Odhiambo v. Kenya, 764 F.3d 31 (D.C. Cir. 2014) [click for opinion]

The Kenyan Revenue Authority issued an ad promising monetary rewards for information about undisclosed taxes. Plaintiff, Peter Odhiambo, a bank employee, blew the whistle on hundreds of accountholders with potential tax deficiencies. While Kenya did make some rewards payments to Odhiambo, he claimed he was due millions more. After moving to the United States, with Kenya’s assistance, as a refugee, Odhiambo sued Kenya in federal court for the alleged underpayment of rewards. The district court determined that no exception to Kenya’s immunity applied.

The D.C. Circuit reviewed the decision de novo, and noted that the district court could only exercise jurisdiction over a foreign sovereign if Plaintiff’s claims fell within an enumerated statutory exception under the Foreign Sovereign Immunities Act (“FSIA”). The court explained that two exceptions were relevant to the case: waiver by the foreign sovereign and the commercial activity exception.

The waiver exception permits suit when the foreign sovereign has waived immunity either explicitly or implicitly. The commercial activity exception permits a suit when the action is based “(1) upon a commercial activity carried on in the United States by the foreign state; or (2) upon an act performed in the United States in connection with a commercial activity of the foreign state elsewhere; or (3) upon an act outside the territory of the United States in connection with a commercial activity of the foreign state elsewhere and that act causes a direct effect in the United States.” 28 U.S.C. § 1605(a)(2).

Odhiambo argued that Kenya had waived its immunity when it signed the 1951 Convention Relating to the Status of Refugees. As an initial matter, the D.C. Circuit noted that Odhiambo failed to mention the convention in his submissions to the district court, and thus waived this argument. The court added that, even if it overlooked this failure to timely raise this argument, the language of the convention failed to meet “the exacting showing required for waivers of foreign sovereign immunity.” Thus, the waiver exception did not permit the suit.

Turning to the commercial activity exception, the D.C. Circuit explained that meetings with Kenyan officials in the United States to discuss the disputed rewards was not a basis for applying the exception because those meetings did not make up an element of his cause of action. Only upon appeal did Odhiambo suggest that the rewards offer constituted the commercial activity and that the meetings with Kenyan officials in the United States meant that the commercial activity had substantial contact with the United States. The D.C. Circuit explained that “mere business meetings” alone are not sufficient to create substantial contact with the United States for the purposes of the FSIA. Furthermore, Odhiambo’s claim must be based on the commercial activity that creates the substantial contact with the United States. As these meetings were not necessary to make out any element of Odhiambo’s breach of contract claim, clause one of the commercial activity exception did not permit his suit. Clause two similarly did not permit suit, as it also requires that the suit be based on an action in the United States.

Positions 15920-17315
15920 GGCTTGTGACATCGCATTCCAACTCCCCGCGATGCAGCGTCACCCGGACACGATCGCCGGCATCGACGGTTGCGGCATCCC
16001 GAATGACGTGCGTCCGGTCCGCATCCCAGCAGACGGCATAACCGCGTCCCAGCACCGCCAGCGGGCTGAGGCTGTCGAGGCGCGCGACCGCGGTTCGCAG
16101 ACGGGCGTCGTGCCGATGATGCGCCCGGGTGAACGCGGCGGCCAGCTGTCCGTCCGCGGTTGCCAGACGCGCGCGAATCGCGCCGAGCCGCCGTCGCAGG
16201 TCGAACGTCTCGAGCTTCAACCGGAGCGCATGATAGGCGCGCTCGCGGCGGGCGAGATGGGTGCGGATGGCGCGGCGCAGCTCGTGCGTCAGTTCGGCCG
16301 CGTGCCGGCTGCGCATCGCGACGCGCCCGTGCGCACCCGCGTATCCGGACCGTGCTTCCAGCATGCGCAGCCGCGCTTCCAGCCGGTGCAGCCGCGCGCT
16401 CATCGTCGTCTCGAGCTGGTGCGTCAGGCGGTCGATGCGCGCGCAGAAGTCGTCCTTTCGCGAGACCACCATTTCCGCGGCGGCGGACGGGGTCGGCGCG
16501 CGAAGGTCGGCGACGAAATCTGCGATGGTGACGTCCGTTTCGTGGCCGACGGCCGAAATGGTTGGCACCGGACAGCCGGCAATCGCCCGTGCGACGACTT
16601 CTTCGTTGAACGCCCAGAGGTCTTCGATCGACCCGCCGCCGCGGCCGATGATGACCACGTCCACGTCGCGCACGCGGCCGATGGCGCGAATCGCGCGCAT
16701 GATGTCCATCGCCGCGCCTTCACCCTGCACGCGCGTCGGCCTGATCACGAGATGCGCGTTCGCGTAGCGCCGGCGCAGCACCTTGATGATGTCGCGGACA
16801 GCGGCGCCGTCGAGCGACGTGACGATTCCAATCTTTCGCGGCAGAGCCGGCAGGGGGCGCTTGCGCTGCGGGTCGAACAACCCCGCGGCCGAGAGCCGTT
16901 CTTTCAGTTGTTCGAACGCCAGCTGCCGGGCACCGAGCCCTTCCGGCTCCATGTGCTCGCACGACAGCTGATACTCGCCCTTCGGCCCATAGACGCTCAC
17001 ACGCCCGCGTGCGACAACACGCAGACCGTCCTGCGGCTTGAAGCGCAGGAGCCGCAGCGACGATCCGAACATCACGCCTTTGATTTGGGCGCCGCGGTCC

The D.C. Circuit acknowledged that the closest question arose in relation to clause three of the commercial activity exception, regarding the direct effect in the United States. However, the D.C. Circuit’s direct effect cases alleging breach of contract turn on whether the contract established the United States as the place of performance, much like the leading Supreme Court case, Republic of Argentina v. Weltover, Inc.The D.C. Circuit went through a series of cases, noting that even harm to a U.S. citizen, in and of itself, cannot satisfy the direct effect requirement.

Odhiambo argued that the contract established or necessarily contemplated the United States as a place of performance. But the court found that the contract, reasonably read, did not promise to perform specific obligations in the United States. Odhiambo also argued that Kenya’s assistance in his relocation to the United States altered the contract terms. However, the court found that he offered no evidence as to why assistance with an asylum application should alter the term of a rewards contract.

The dissent believed that the third clause of the commercial activity exception did apply, as Odhiambo’s relocation to the United States was an immediate consequence of the Kenyan rewards program. The dissent disagreed with the limitation of the direct effect breach of contract cases to those where the United States is named as the place of performance. According to the dissent, there should be a more holistic approach to direct effects. The fact that the whistleblower could come from anywhere, and demand payment anywhere, including the United States, meant that the focus on a place of performance clause was inappropriate. Furthermore, U.S. courts have enforced rewards contracts against foreign sovereigns in the past. The dissent also noted that Odhiambo is in the United States at the guidance of Kenya, and directly because of the Kenyan rewards contract at issue. The dissent therefore believed that the third clause of the commercial activities exception was met and that statutory exception to the FSIA should apply.

Eileen Flynn of the Chicago office contributed to this summary.